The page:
Why; our backs are now against the wall
Listen all of y’all it’s a sabotage
Listen all of y’all it’s a sabotage
Listen all of y’all it’s a sabotage
Listen all of y’all it’s a sabotage

I can’t stand it, I know you planned it
But I’m gonna set it straight this Watergate
I can’t stand rockin’ when I’m in this place
Because I feel disgrace because you’re all in my face
But make no mistakes and switch up my channel
I’m Buddy Rich when I fly off the handle
What could it be, it’s a mirage
You’re scheming on a thing, that’s sabotage

Lyrics from MetroLyrics

Perpetuating Stigmas with Sub-Kittie

This week’s mentor post is about what goes through the mind of a person when they receive an STD diagnosis (in this case, herpes) from panic to acceptance and a call to remember that people with STIs are still people. A diagnosis doesn’t define a person.

“You have herpes.”

Those were the last words I really remember the doctor saying. She continued talking, but I was no longer there listening. You know the sound the teachers make in those Charlie Brown cartoons? That’s what I heard in the background while I was trapped inside my head, those words reverberating within – “You have herpes”. Type 1 genital herpes to be precise.

I drove back to work in a trance, because obviously going back to work was a smart choice. I tried to pretend to work, but I couldn’t stop crying. My co-workers were concerned. My “work-hubby” kept asking me what was wrong, but I would look at him with tear filled eyes and shake my head. He sent me a text asking, “Are you pregnant?” and when I responded with “I wish….”, he thought I was dying. Really, he did; he never thought he would hear me wish for pregnancy.

Looking back at it now, it’s almost comical. Later that day, the “work-hubby” pulled me aside and demanded I tell him what was wrong. When I finally broke down and said those words aloud, he responded with “Jesus Katie, is that all?? You get that just tubing down the Apple River”.

And he was right. Well, I’m not sure about the Apple River part, but he was right that I was making this big deal over nothing and it wasn’t devastating news, just a complication. It just took me awhile to realize it. Have those three words changed my life? Of course they have. Has the change been drastic or did my world come to an end? Definitely not. And the change I’ve experienced has nothing to do with the medical side effects of having herpes. It’s like having a skin condition that’s basically non-existent and I wouldn’t even remember I have it most of the time, if not for the social stigma. The change has come in the way others perceive me and in effect, how that makes me perceive myself.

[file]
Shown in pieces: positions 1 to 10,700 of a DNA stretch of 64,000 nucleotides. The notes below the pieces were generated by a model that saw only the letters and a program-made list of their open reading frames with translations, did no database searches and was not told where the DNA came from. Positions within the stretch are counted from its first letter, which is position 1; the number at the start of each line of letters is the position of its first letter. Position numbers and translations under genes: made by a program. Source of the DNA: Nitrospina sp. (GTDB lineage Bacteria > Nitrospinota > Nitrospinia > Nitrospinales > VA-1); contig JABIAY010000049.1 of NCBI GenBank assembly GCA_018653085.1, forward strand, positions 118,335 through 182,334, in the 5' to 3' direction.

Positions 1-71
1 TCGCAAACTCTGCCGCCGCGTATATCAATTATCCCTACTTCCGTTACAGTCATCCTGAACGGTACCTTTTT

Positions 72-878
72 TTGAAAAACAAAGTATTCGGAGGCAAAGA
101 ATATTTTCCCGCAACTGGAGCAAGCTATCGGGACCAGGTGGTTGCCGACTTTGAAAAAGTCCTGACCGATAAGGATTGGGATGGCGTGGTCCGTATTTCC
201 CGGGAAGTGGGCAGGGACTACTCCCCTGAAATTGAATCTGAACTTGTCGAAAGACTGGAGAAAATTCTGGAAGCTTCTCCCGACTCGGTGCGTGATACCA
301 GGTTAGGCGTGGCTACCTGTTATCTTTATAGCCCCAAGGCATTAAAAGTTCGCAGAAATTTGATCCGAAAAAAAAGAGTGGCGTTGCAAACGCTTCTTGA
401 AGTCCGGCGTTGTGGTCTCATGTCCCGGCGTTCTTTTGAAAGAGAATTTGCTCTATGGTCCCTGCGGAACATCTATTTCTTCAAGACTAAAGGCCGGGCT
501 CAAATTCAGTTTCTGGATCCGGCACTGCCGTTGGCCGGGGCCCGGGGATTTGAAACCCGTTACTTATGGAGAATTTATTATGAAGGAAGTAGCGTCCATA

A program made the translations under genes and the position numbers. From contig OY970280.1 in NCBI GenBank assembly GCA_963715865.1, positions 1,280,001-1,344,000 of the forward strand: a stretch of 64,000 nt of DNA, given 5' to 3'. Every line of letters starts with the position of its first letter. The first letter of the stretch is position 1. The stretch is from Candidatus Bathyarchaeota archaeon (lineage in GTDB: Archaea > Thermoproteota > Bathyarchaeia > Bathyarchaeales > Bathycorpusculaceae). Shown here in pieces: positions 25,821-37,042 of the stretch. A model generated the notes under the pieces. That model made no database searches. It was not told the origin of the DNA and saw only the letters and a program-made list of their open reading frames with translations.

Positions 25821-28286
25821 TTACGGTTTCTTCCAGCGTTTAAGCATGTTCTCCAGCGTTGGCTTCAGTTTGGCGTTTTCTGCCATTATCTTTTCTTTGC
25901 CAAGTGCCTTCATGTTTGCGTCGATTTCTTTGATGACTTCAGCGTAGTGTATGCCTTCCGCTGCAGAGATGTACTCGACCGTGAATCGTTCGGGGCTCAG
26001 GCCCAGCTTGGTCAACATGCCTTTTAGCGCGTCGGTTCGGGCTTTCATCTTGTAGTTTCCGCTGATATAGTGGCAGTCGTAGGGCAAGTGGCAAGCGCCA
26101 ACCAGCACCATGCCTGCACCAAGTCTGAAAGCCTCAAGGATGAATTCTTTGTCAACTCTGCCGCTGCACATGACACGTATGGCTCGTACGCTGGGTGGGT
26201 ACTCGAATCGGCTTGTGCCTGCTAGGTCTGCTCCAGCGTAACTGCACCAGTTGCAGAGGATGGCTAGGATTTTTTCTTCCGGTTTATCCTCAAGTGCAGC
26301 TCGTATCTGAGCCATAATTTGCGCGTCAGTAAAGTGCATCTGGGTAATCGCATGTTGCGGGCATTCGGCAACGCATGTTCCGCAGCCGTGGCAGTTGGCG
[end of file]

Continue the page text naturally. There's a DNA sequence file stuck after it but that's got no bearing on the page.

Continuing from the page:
It really sucks that this basically insignificant detail becomes the highlight of who I am as a person when I tell some people. Suddenly, that’s all they can see about me; it somehow defines who I am. It makes me feel ashamed and gross. Like it’s this dirty part of myself that others shouldn’t have to be exposed to, even if the exposure is just my words. I’m treated like some dangerous, infectious predator, but they don’t even question the person they are making out with (or receiving oral sex from) who has a high percentage chance of having oral herpes (I’m sorry, I forgot; they’re just cold sores when they are on your face – how dare I use that dirty word herpes), the exact same thing that’s on my junk. And please don’t take that as me bashing on anyone who has oral herpes. I have several amazing friends who get cold sores and I would be first in line if they were offering up make out sessions . I get it; people like to say cold sores because there is no stigma attached to that. It’s only bad when you say the word herpes because that implies it’s on your genitals, which correlates to sex. As a culture, we don’t talk about sex, especially not “risky, dirty” sex.

At least I’m a known risk. I’ll tell you up front that I have herpes, or as I like to say, that I’ve gone viral (insert creepy smile and wink), though I don’t have near as many hits as one of those cat videos. If after that you’re still inclined to get down and dirty with me, we can discuss safer practices and what the real likelihood is that you’ll actually contract something from me – which is pretty low on the risk totem pole. That’s not me trying to downplay it, but it is the truth. Yes, you are taking a risk by being with me, but not anymore of a risk than getting with any of the other 50 people at the munch who may or may not know what infections they carry. Herpes is so widespread, that most people have it. About 20% of the population has genital herpes; anywhere from 50-95% of the population has oral herpes. And you know what? About 80% of the people in both statistics have absolutely no idea because they’ve never had symptoms or the symptoms were so mild, they didn’t know.